Eating his own or other animal feces
While it has not been thoroughly researched why dogs eat their own or other animals' feces, it is not uncommon. Many of the dogs that are involved in this habit are thought to be timid or submissive, indicating a lack of maturity. No matter, this habit can be very annoying. There are several possible causes and corrections.
A dog may eat feces simply because he is hungry and has no alternative source of food. The solution is simple. Try feeding him more and get him to a veterinarian for a check-up.
A dog that is fed an inexpensive, generic dog food has to eat more of it in order to satisfy his nutrient requirements. Much of this food passes through the system undigested, leaving a stool that looks and smells much like what was originally eaten. Feeding a high quality food would solve this stool-eating problem.
Dogs that are punished for having an accident in the house may eat their own stool as a way of hiking the evidence and avoiding the punishment. Punishment for doing something as natural as eliminating makes no sense at all. Housetrain him properly.
A dog that is locked in a kennel, chained, or restricted to a small backyard may eat his own feces as a way of relieving boredom. It is something to do in a restrictive, boring world. This dog needs to be exercised and played with several times a day.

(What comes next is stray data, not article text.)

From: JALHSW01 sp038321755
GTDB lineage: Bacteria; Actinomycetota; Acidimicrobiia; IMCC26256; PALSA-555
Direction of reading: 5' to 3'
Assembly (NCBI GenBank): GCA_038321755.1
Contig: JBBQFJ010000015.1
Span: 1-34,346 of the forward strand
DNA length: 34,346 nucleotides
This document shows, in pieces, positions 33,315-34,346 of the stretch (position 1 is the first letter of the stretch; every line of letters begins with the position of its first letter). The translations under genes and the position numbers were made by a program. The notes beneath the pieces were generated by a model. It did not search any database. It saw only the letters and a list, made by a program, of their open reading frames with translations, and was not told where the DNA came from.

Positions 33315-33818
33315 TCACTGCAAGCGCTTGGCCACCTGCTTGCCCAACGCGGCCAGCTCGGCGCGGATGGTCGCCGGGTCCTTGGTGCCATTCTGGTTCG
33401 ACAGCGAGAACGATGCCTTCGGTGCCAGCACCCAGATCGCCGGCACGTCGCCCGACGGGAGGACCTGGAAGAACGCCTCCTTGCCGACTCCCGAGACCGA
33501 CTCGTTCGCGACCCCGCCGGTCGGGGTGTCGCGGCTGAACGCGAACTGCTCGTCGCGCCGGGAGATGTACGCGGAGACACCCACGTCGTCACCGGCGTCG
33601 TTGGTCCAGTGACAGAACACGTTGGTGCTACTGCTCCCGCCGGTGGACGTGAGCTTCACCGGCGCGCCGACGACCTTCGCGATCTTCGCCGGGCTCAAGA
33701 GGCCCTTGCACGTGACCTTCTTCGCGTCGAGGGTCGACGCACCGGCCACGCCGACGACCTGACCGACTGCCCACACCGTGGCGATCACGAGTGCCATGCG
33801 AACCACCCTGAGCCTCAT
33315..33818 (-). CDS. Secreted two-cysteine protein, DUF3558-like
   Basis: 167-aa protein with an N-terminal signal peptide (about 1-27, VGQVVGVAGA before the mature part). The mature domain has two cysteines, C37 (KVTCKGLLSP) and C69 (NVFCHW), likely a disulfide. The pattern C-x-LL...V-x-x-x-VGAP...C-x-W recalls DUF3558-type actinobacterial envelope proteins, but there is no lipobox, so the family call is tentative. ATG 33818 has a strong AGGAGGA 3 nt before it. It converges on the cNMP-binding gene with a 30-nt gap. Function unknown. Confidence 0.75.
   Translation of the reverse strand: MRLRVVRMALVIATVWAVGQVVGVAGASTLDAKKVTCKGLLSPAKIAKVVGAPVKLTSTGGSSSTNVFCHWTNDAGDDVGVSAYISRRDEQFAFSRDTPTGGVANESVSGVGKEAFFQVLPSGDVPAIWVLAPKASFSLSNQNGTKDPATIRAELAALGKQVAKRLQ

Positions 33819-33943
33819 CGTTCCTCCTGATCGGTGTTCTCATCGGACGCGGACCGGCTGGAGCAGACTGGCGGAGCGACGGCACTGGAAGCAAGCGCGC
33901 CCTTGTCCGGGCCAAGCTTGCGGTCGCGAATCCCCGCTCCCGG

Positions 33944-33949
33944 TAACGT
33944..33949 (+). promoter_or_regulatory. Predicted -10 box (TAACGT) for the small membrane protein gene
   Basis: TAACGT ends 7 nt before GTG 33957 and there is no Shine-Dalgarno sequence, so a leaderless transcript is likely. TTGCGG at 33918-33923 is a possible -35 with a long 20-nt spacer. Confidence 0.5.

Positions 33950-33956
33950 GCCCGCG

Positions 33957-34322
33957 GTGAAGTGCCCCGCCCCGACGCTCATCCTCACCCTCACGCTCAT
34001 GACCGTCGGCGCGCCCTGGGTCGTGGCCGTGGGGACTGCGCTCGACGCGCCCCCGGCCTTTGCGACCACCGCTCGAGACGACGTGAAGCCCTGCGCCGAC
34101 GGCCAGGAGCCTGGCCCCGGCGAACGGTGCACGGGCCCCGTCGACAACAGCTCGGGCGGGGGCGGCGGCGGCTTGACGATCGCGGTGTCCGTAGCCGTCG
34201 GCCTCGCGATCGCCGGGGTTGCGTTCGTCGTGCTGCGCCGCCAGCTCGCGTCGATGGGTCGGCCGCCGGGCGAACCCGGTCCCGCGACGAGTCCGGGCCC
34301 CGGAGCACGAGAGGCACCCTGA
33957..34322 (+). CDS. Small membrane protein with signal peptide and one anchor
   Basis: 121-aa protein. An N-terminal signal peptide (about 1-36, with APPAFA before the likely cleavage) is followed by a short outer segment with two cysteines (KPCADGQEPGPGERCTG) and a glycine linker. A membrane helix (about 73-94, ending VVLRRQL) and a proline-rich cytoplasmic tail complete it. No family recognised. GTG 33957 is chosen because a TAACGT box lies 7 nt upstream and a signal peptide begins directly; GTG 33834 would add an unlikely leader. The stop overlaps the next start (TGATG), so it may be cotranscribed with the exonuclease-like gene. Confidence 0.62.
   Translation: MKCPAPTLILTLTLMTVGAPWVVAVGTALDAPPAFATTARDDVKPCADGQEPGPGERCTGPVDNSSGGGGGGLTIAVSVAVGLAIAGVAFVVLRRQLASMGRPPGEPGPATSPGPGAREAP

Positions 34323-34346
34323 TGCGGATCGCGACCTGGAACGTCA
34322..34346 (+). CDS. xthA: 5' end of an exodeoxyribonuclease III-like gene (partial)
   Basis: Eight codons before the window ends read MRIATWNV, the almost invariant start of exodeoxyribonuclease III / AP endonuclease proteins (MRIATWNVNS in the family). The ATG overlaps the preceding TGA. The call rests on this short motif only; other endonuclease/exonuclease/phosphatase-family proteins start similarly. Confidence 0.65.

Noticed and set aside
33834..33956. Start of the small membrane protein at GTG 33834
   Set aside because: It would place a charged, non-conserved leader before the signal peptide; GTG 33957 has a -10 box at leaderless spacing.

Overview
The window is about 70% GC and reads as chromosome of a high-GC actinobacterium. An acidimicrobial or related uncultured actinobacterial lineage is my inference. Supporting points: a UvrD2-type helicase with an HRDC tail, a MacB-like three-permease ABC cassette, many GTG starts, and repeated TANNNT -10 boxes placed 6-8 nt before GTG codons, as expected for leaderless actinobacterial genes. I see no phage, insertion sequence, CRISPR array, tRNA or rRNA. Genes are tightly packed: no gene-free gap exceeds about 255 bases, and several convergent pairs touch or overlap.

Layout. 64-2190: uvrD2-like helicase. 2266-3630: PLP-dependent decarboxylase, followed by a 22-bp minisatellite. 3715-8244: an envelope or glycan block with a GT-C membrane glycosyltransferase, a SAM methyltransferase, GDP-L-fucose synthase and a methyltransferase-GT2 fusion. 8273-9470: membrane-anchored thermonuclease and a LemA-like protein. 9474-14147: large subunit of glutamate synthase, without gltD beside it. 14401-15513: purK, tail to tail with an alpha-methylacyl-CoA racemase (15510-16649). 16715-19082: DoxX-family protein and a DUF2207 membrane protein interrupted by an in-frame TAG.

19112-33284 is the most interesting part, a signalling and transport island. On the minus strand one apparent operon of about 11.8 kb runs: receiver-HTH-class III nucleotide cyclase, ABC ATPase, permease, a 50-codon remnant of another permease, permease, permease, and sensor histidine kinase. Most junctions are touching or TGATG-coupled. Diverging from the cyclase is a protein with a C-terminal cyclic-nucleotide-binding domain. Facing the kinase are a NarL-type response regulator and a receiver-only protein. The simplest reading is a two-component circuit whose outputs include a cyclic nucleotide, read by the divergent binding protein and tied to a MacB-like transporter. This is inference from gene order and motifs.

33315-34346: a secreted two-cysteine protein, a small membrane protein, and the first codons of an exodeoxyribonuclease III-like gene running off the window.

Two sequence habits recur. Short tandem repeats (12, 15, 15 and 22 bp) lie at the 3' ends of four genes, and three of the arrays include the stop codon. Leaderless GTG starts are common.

Some breeds have a great need to carry things in their mouths. Picking up feces and carrying it around is usually a sign of an under-exercised dog. This dog needs to play a lot of retrieval games.
A kennel or yard where feces are allowed to pile up may cause a dog to clean up his living space by eating his stools. Keep a dog's living area clean!
The emotional stress of being left alone or restricted to a small area for long periods of time without the companionship of the caregiver can result, for some dogs, in the eating of his own feces.
Check with your veterinarian for internal parasites which may be leaching nutrients from your dog's system, causing an unusual appetite.
The way to eliminate this habit is to feed a complete and balanced diet, provide lots of exercise and playtime, keep the kennel or yard clean, avoid restricting him for long periods of time, and take him to your veterinarian for a health check-up. Your veterinarian may also be able to prescribe a chemical additive to his food which will make the stools taste terrible. There are products that can be applied directly to any animal's stool which will discourage your dog from consuming it.